As we are occupying more and more wildlife habitat, wildlife gets closer to our settlements in Europe. The fresh example is from Italy, where the wolf killed on the edge of Turin has sparked fears that the animals could be adapting to urban life. The report is based on Italian media articles.
The 18-month-old male wolf was run over by a driver between Airasca and Volvera, south of Turin, Torino Today reported. The driver then picked up the animal and drove it to a veterinary clinic in the city, where staff alerted the authorities, the news website said.
Although wolves are protected under EU law, their presence in Italy has been a point of contention in recent months. It is estimated that between 600 and 800 wolves live in the Italian peninsula. In January, farmers in Tuscany snared and killed wolves, dumping their bodies in villages and towns in protest at their livestock being hunted by the animals.
The two most recent victims of the massacre were caught in illegal snares in the Scansano hills before being shot – and then left abandoned in the street, bringing the total number of wolves killed in the region since November 2013 to at least eight, La Repubblica reported. Two wolf-dog hybrids were also killed last week in Saturnia and Manciano.
Local police are investigating the killings, which violate both European and Italian law and have been strongly decried by animal rights campaigners with 1,500 animal activists gathering in Grosseto for a protest against the wolf killings.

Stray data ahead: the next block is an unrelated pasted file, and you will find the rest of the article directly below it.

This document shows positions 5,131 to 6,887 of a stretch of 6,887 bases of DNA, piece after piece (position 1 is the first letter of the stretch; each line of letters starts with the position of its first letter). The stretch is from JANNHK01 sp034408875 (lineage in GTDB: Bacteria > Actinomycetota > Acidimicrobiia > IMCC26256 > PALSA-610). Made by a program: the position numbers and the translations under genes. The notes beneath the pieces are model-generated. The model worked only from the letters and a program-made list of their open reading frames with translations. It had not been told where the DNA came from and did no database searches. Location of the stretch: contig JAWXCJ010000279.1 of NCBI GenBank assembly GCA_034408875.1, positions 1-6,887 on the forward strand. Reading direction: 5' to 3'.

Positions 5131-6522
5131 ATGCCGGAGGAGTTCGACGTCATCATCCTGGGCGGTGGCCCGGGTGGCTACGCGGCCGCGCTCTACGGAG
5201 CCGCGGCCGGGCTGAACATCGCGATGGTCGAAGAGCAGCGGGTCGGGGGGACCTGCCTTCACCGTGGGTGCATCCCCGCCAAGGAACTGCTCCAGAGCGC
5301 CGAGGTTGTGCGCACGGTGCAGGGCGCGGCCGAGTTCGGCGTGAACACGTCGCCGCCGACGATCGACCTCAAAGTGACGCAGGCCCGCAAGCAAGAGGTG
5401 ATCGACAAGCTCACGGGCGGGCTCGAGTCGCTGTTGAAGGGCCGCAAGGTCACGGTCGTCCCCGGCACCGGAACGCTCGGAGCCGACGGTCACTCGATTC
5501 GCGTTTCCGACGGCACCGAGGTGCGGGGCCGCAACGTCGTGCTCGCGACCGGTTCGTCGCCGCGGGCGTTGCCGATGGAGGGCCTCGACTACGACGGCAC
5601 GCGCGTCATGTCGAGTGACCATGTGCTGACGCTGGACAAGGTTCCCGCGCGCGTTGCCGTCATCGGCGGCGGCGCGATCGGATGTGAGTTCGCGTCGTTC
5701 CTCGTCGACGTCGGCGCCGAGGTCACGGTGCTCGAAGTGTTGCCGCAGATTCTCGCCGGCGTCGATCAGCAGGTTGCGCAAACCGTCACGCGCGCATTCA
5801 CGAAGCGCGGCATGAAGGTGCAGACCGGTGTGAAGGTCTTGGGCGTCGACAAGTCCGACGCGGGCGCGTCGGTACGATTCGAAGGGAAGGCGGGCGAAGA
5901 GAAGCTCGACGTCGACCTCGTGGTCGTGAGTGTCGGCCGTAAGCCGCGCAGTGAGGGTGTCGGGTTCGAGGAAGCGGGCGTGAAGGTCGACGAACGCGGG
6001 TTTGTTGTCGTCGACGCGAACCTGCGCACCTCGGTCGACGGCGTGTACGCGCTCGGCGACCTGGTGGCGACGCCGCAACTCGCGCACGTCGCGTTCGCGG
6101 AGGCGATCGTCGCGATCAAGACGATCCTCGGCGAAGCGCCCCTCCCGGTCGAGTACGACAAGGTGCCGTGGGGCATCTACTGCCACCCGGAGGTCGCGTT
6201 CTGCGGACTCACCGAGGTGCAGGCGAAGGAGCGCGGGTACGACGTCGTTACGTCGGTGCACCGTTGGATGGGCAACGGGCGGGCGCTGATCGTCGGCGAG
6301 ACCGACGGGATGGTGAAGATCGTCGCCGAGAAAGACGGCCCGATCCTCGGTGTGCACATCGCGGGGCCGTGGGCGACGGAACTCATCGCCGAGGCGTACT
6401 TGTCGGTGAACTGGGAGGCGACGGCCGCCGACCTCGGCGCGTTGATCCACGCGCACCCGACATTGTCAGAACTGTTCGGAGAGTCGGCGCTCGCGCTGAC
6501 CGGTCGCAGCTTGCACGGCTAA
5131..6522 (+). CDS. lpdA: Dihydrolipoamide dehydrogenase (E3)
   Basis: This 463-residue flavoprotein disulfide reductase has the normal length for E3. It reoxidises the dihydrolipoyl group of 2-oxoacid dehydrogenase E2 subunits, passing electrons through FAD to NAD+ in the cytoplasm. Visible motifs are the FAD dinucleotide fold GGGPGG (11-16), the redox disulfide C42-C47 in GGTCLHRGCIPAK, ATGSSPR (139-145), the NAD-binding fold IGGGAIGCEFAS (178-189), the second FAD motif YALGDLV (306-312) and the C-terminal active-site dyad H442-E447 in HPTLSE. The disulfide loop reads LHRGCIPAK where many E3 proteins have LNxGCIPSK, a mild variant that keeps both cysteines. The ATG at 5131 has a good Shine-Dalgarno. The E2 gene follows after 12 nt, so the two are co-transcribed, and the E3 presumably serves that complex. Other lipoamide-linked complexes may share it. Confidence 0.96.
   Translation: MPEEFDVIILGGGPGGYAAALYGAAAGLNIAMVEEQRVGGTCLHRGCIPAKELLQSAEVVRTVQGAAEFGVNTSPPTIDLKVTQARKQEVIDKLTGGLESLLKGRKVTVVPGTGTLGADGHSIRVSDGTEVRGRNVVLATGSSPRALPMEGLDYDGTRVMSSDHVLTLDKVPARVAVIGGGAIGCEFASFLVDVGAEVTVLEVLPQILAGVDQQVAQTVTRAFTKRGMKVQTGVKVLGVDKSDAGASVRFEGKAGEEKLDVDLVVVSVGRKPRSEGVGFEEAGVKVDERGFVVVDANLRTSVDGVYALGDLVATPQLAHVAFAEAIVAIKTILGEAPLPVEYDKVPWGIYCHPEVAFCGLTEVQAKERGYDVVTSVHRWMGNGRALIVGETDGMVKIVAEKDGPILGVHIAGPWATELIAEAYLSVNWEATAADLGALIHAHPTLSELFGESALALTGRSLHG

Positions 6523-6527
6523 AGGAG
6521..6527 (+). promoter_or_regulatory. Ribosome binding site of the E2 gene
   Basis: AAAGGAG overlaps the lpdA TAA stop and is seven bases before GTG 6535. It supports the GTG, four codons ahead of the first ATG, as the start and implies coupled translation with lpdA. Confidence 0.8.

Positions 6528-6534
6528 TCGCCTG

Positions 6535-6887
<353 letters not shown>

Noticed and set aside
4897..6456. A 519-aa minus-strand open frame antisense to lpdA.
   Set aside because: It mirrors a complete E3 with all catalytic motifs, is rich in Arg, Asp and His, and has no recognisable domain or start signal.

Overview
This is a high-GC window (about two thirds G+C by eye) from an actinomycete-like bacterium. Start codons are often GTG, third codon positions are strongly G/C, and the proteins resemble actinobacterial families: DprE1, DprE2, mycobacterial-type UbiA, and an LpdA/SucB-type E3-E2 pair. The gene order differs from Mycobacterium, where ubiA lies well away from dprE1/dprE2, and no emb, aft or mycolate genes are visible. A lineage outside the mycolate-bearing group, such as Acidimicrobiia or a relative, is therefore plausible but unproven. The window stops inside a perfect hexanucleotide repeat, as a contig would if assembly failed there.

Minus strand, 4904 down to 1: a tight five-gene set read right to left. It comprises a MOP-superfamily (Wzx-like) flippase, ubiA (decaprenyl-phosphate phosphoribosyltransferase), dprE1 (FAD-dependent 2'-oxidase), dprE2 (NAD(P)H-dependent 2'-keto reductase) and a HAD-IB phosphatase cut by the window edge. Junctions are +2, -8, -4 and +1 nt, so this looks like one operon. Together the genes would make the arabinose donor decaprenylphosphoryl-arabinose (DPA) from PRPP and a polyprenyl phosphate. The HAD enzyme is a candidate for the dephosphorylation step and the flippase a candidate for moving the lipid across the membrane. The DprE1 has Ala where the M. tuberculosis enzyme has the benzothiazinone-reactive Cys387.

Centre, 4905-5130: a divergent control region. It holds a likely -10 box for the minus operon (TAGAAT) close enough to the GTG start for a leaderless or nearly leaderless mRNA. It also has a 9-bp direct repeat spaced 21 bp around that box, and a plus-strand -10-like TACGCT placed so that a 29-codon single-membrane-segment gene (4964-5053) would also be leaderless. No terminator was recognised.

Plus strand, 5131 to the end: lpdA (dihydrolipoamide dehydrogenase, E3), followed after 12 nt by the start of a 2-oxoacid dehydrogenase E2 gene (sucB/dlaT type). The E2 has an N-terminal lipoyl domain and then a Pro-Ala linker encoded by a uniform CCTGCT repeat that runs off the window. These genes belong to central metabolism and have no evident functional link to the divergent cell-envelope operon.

Marco Sabatini, vice-president of the Grosseto province, told La Repubblica:
“For some time we have led programmes both for the protection of wolves and the safeguarding of farms against attacks from predators. I strongly condemn those who choose to carry out their own illegal form of justice by killing the wolves.”
He said the perpetrators were guilty of “gratuitous violence”, adding that with the public dumping of the wolves’ bodies, the killings were an attempt to intimidate those working for projects such as Ibriwolf, which seeks to protect wolves and wild dogs.
The main reason for these brutal killings is frustration over the increased number of sheep and other livestock being killed. The main reason for this is the large herds and the loss of traditional protective measures like the Pyrenees dogs to scare of the wolves.
Italian law compensates farmers if they lose livestock to wolves, but this can take several months to come through, leading many to take matters into their own hands.
As it looks we need more wilderness to decrease human and wildlife conflicts in Europe. Otherwise Little Red Riding Hood is going to turn into the monster!